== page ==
Why Your Dog Won’t Sleep Through the Night Anymore

Dog Sleeping on Bed

Have you not been able to get a good night’s sleep lately because your dog isn’t able to sleep through the night anymore? Here are some common reasons for your dog’s concerning sleep habit.

Your Dog has an Illness

Sudden changes in sleep behavior could indicate that your dog is sick or has some kind of health problem that’s bothering him. Restlessness at night could be a result of various illnesses. For example, your dog might be having stomach or kidney issues and that is making him feel the urge for frequent potty breaks throughout the night.

If you have noticed any other concerning signs and symptoms, such as vomiting or lethargic body movements, then it’s an absolute must that you take your dog to the vet for further examination. Lack of sleep could also indicate that your dog has a skin-related issue that’s irritating him. The dog, for example, might be affected by a flea infestation and the itchiness of the flea bite is stopping him from sleeping through the night. It’s important to quickly identify whatever is bothering your dog and make sure it’s resolved so that he can also get a good night’s sleep.

Senior Dogs Have More Sleep Issues

Unfortunately, dogs are susceptible to experiencing painful conditions like arthritis as they get older. Such conditions can make it difficult for senior dogs from sleeping through the night. In such cases, it may help to get the dog an orthopedic dog bed so that less pressure is put on the joint as he lies down to sleep or take a nap.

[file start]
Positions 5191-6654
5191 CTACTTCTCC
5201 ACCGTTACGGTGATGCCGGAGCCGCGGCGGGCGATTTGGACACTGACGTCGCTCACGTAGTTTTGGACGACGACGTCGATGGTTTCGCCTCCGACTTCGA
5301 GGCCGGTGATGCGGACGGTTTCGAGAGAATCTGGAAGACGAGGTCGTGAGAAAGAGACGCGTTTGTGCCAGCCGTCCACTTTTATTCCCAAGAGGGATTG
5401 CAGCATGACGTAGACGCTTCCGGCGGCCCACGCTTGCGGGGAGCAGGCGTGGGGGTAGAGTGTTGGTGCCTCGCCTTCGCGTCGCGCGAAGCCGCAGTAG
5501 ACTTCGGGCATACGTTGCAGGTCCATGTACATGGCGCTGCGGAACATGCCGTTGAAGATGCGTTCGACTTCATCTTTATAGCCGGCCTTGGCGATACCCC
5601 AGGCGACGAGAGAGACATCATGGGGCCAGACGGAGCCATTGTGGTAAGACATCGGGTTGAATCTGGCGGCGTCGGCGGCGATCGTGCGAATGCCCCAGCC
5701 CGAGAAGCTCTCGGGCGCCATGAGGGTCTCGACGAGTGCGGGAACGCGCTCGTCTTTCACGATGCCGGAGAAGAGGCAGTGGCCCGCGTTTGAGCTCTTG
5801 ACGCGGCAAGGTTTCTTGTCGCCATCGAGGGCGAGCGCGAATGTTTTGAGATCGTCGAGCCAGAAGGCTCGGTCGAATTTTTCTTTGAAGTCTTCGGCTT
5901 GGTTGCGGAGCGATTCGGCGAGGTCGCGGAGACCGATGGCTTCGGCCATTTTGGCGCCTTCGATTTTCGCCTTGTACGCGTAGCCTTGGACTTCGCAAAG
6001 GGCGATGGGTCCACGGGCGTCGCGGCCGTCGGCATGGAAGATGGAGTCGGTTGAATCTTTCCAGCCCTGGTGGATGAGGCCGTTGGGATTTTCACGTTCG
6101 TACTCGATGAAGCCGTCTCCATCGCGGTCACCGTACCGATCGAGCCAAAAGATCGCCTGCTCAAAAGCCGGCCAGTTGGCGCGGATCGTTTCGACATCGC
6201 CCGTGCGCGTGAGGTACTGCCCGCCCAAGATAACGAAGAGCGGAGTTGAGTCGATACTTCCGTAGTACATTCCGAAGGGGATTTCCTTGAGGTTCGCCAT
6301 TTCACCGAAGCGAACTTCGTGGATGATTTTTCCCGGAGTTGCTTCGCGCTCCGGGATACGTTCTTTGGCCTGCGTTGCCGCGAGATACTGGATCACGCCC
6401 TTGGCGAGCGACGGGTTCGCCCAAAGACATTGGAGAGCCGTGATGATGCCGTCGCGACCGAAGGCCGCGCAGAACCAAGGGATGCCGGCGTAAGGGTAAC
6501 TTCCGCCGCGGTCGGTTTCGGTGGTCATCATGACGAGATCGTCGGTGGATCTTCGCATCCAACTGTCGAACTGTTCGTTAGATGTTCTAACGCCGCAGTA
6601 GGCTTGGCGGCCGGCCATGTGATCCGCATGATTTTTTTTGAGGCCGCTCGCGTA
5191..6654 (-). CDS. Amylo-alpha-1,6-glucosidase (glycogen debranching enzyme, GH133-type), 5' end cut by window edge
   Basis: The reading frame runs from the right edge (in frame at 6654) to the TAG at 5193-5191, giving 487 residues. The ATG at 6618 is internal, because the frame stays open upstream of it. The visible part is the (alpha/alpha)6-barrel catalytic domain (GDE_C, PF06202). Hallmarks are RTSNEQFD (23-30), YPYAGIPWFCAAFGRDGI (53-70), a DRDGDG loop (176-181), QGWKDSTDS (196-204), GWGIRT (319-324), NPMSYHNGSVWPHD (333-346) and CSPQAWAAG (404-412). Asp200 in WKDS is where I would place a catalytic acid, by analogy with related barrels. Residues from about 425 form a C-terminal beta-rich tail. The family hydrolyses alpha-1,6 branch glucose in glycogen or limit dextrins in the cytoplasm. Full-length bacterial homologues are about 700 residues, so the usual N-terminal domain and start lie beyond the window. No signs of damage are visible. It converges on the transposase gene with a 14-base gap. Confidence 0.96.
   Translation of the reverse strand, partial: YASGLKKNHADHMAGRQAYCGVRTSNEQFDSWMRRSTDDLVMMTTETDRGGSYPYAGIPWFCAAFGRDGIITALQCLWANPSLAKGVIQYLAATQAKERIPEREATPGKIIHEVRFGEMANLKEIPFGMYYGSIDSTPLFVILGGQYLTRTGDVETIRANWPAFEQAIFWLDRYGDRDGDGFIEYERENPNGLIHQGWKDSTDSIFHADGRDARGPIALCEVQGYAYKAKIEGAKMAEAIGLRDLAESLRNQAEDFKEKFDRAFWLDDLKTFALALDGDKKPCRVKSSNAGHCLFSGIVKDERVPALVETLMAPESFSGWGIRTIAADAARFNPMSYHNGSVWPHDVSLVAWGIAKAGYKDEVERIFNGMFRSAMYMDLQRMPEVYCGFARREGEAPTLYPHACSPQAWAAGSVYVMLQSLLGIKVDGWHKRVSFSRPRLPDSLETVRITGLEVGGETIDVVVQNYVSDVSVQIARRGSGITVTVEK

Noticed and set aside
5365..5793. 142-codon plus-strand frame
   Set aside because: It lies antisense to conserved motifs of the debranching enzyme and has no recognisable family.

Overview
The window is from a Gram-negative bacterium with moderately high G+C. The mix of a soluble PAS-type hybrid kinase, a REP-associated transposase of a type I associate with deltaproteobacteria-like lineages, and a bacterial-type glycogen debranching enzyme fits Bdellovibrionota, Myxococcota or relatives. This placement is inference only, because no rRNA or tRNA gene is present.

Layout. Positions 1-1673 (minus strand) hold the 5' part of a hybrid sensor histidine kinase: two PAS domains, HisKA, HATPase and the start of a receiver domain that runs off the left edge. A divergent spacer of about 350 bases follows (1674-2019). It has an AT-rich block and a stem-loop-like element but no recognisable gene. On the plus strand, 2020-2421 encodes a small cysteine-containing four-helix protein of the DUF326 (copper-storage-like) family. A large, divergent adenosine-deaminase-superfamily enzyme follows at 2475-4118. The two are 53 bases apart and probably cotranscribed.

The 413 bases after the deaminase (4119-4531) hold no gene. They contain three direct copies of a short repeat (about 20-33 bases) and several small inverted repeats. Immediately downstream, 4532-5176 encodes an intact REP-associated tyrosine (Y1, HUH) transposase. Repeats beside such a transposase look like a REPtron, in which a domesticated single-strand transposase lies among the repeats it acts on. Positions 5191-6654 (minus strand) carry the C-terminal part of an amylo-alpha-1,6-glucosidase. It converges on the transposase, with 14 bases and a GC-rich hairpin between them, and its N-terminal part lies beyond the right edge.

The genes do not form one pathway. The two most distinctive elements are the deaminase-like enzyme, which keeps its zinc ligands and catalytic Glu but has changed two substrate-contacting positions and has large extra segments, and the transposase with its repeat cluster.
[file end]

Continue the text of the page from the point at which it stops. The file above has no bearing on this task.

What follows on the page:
It’s also possible to lessen the pain from ailments like arthritis by ensuring that your dog is on a well-balanced diet. This, however, isn’t something that will change your dog’s sleeping habit overnight. Providing your dog with a well-balanced diet should start from the first day you bring him home.

Your Dog is Restless with Energy

For younger dogs, it might be a case of having too much energy. The dog might not be sleeping through the night anymore because he needs to burn off the excess energy that has built up throughout the day. This is likely to happen if you aren’t taking him out for proper walks. Thirty minutes to two hours of physical activity is a good target to aim for. How much exercise your dog should get will depend on a number of factors like his age.

Disclaimer: The content on MyPetChild.com is for informational purpose only. It is not intended to be a substitute for professional veterinarian advice, diagnosis, or treatment. Always seek the advice of your veterinarian when in doubt.